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Effects of Ejaculations By Males On the Sexual Invitations of Female Rhesus Monkeys (Macaca Mulatta)

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The effects of ejaculation on female sexual invitations were examined in 6 pairs of adult rhesus monkeys of opposite sexes observed during 1 hr mating tests (552 tests), whereby each of 3 females was tested on alternate days with one of 2 male partners (6 males). Ovariectomized females were given subcutaneous silastic implants of testosterone to maintain female sexual motivation, and the sexual activity of males was altered by the administration and withdrawal of intravaginal oestrogen. Plasma hormone determinations confirmed that females remained under constantly high androgenic and low oestrogenic stimulation throughout the study. Comparison of the number of sexual invitations in pairs of successive tests showed that tests without ejaculation following those in which ejaculations occurred were associated with increased numbers of invitations; conversely, ejaculatory tests following non-ejaculatory tests were associated with decreased numbers of invitations. In contrast, there were no changes in pairs of tests with ejaculations in both tests or ejaculations in neither test. Data from sequences of 4 successive tests showed that where an ejaculatory test was followed by 3 non-ejaculatory tests, the increase in invitations during the latter was short-lived: by the third non-ejaculatory test invitations had declined to levels similar to those in the initial ejaculatory test. In contrast, no changes were observed during 3 successive ejaculatory tests following a test without ejaculation. It was therefore concluded that the occurrence of ejaculation in a test affected invitational behaviour in the next two non-ejaculatory tests. Changes in ejaculatory performance during blocks of 10 or more tests would therefore have no predictive value for changes in invitational behaviour unless the distribution of ejaculatory tests is taken into account; this was confirmed by withdrawing intravaginal oestrogen. As expected, a marked decline in mean numbers of ejaculations per test in 3 animal pairs was not associated with consistent or significant changes in the mean numbers of female sexual invitations per test. The circumstances under which changes in invitational behaviour may be used as an index for a hormone-dependent change in female sexual motivation, and the possible nature of the consummatory event for which invitations are appetitive behaviours, are discussed.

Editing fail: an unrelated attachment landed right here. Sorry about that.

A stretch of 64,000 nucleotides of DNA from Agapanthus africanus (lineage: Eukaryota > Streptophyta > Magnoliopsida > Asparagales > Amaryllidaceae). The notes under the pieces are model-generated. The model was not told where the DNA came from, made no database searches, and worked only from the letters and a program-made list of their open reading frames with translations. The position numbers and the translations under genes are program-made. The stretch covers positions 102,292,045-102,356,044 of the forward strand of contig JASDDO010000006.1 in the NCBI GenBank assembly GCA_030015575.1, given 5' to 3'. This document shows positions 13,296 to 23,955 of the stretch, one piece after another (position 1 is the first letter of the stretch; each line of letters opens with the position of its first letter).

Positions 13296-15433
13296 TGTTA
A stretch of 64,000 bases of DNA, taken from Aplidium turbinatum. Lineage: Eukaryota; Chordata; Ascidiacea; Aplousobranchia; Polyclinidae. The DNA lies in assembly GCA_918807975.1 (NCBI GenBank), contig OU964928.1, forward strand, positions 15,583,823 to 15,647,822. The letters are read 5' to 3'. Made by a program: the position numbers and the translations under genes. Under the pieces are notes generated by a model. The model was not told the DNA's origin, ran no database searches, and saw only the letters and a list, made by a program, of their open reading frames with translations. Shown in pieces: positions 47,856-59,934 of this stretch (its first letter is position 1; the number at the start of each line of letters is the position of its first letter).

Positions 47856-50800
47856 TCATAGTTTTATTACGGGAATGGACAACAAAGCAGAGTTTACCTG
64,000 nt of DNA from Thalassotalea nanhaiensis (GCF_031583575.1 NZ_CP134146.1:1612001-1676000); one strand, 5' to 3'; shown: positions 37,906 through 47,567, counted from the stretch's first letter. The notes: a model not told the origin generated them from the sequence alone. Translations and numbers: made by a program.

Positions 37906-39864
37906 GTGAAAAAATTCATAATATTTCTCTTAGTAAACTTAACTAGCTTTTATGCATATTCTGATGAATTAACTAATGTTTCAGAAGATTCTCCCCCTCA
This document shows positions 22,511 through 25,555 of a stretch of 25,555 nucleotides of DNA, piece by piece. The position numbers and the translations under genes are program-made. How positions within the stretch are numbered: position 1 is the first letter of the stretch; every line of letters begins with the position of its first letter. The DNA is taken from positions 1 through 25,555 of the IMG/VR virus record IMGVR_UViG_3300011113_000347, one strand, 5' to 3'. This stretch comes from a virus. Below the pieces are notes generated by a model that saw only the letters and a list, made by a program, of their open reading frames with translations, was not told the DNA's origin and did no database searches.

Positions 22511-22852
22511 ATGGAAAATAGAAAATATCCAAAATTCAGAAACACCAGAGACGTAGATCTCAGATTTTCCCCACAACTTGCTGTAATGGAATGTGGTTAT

Affiliations: 1: (Department of Psychiatry, Emory University School of Medicine, and The Georgia Mental Health Institute, Atlanta, Georgia, U.S.A.


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